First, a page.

Red Hat is probably the most successful open-source enterprise software company in the history of tech. For many years that success has existed in tension with the open-source software community, and this summer that tension rose to a new level.
The trigger was Red Hat's decision in June to stop providing an exact copy of each new release of Red Hat Enterprise Linux to an open portal where anyone could download the software and use it as they pleased. It provided this "downstream" copy of RHEL — an open-source term used to describe new software built using some code from existing open-source projects, or "upstream" code, and some original code — out of a sense of tradition, after it acquired the CentOS project in 2014.
For decades, CentOS was a very popular community-supported downstream version of RHEL that was used by individual developers and small teams. Big corporations like Facebook and Salesforce also used CentOS in production environments or as a low-cost test and development server for production applications that often ran on RHEL.
But in 2020 Red Hat turned CentOS into essentially a beta upstream version of RHEL and warned CentOS users that previously released versions would no longer be updated after 2024. Companies that had made CentOS a significant pillar of their tech stack — with the expectation it would receive security and feature updates for ten years, just like new versions of RHEL — faced a hard deadline to make a decision about their next steps.
"The biggest issue with that end-of-life (decision) was that first off, it was mid-release cycle," said Greg Kurtzer, one of the founders of the original CentOS project, in a recent interview. "So everybody was counting on it, who doesn't want excitement in their job life — they want stability, they want boring — everybody was affected by that. And all of a sudden, they're thinking, 'what am I going to run on this giant chunk of my infrastructure?'"
Red Hat, of course, presented RHEL as the answer to that question. But around the same time two new projects sprung up — Rocky Linux, run by Kurtzer, and AlmaLinux — that used the free copy of RHEL to build their own downstream versions of Linux that they advertised as "bug for bug" compatible with RHEL, which requires expensive licenses and support contracts to use directly from Red Hat. Those projects also found commercial backers in CIQ, which Kurtzer founded and runs as CEO to support Rocky Linux, and CloudLinux, which supports AlmaLinux.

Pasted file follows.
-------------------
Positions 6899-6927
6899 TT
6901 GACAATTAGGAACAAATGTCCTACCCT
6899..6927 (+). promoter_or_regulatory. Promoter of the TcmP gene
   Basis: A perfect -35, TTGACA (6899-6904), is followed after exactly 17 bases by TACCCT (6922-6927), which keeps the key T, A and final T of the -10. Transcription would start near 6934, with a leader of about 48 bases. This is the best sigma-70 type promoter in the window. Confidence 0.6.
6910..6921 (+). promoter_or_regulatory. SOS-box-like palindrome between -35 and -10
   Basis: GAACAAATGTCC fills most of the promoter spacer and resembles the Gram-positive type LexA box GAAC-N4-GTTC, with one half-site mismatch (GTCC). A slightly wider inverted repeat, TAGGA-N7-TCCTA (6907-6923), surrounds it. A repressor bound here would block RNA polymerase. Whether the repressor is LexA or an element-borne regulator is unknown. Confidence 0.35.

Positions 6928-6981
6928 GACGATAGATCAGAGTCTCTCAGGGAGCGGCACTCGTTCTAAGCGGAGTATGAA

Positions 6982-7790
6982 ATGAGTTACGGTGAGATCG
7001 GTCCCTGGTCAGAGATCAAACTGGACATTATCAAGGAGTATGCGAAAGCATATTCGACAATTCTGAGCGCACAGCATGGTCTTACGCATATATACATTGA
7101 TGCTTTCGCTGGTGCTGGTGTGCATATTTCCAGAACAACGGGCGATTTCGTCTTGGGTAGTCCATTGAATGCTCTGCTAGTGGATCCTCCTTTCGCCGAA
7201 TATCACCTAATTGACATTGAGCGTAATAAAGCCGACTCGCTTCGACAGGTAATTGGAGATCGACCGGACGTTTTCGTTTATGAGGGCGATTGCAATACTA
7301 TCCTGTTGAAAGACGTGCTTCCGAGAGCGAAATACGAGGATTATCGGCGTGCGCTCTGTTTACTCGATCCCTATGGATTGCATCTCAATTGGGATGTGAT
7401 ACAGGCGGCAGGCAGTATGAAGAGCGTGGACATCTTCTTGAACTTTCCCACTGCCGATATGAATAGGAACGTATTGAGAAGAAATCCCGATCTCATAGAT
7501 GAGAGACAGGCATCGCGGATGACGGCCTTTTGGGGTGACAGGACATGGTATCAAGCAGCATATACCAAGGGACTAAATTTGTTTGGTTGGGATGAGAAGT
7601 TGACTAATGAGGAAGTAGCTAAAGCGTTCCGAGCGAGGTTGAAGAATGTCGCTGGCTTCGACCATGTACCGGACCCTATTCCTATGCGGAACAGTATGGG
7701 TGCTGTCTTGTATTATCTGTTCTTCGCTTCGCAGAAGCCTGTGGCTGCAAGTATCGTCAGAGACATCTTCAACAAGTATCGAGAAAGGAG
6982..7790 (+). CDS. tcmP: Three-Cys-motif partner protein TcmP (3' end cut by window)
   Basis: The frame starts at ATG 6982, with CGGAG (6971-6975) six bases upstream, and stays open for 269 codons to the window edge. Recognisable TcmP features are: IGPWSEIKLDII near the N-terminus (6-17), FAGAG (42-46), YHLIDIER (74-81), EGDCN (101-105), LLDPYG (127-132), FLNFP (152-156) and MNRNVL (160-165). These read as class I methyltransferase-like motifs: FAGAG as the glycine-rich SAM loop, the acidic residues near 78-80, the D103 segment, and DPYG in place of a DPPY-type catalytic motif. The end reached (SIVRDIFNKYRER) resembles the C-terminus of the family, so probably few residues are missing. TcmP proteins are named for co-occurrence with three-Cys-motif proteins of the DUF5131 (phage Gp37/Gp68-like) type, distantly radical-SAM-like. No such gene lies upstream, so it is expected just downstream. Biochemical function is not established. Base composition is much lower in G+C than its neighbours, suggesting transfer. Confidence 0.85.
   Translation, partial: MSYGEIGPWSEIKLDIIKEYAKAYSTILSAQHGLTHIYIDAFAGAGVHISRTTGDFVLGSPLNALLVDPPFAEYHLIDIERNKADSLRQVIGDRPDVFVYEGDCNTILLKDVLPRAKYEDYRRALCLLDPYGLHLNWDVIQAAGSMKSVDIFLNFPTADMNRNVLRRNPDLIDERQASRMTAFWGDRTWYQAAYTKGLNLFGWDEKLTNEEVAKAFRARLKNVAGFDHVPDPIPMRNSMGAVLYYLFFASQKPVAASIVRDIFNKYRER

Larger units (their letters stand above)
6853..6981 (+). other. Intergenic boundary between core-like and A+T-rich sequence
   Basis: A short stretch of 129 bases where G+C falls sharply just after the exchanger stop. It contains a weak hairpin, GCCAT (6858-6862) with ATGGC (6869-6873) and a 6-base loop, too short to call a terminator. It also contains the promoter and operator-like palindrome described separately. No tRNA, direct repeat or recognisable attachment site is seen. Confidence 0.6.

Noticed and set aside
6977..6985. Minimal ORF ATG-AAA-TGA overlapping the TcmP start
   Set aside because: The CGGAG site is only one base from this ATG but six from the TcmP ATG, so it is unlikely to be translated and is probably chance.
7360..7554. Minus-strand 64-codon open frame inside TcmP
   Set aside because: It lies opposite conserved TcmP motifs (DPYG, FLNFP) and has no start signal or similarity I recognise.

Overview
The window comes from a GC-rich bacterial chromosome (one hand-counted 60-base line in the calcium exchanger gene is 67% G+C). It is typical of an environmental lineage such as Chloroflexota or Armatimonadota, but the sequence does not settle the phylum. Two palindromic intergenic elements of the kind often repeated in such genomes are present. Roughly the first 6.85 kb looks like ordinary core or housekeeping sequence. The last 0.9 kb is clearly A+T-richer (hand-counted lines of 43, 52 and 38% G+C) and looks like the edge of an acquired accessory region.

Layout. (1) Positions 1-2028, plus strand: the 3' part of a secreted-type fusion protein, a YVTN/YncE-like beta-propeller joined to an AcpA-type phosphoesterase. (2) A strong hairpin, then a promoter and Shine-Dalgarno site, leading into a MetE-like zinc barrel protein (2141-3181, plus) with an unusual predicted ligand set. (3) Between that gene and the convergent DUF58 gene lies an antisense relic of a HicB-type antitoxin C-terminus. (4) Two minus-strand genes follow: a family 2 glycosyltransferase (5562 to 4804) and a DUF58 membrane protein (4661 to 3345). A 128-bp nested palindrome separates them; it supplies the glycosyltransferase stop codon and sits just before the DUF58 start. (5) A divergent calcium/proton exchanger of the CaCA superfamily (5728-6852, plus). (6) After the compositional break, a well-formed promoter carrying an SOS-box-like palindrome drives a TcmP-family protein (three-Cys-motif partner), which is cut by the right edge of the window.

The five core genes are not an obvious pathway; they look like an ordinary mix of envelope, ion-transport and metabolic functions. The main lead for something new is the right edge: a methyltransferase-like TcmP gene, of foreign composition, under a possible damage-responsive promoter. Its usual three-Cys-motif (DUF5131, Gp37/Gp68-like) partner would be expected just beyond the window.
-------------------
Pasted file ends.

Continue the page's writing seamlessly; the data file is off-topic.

They also found customers: an unnamed "very large enterprise" is using AlmaLinux to manage a fleet of delivery trucks, said Benny Vasquez, chair of the board of the AlmaLinux OS Foundation, in an interview. And Rocky Linux is mostly used by "professional IT teams," Kurtzer said.
However, with the June announcement, Red Hat declared that it was no longer interested in making life easy for the "rebuilders" by releasing a free copy of RHEL. In an interview, Red Hat's Mike McGrath, vice president of core platforms engineering, made it clear that the company was no longer interested in creating commercial opportunities around downstream versions of RHEL.
"I'm not aware of anywhere else in open source where a downstream rebuild exists solely to duplicate the upstream just with a different name and logo," McGrath said. "Let's just say it: A lot of people want to use RHEL, and they don't want to pay for it."
Free as in beer
Open-source software has always been a messy, passionate sector of the tech world where capitalism and socialism struggle to co-exist.
Smeared in 2001 as a "cancer" by former Microsoft CEO Steve Ballmer, who did not have a great track record predicting the future of technology, open-source software would go on to dominate enterprise tech over the next two decades. As it turned out, software produced by committees would prove to be more nimble and resilient to changing mores in technology than software produced in top-down fashion by big corporations, and a generation of internet infrastructure was built around open-source projects.
Founded in 1993, Red Hat was instrumental in advancing Linux as a lower-cost alternative to servers running Unix and Windows, making money by writing software packages that helped companies integrate its version of Linux into their workflows and providing technical support. That commercial success (Red Hat's 1998 IPO set a record at the time) was often in conflict with those who felt software should be free and open to anyone.
Over the years a sort of realpolitik settled in as open-source software became an enormous business. But from time to time, disputes would arise over whether or not commercial companies were living up to their responsibilities under the GPL, the seminal software license that governs the use of the Linux kernel and requires developers who incorporate the Linux kernel into their products to release the code behind those products to their users.
Critics of Red Hat's decision last month argue that the company is trying to walk a fine line by providing the RHEL source code — which everyone involved agrees was derived in part from other open-source projects — only to paying Red Hat customers, rather than the general public.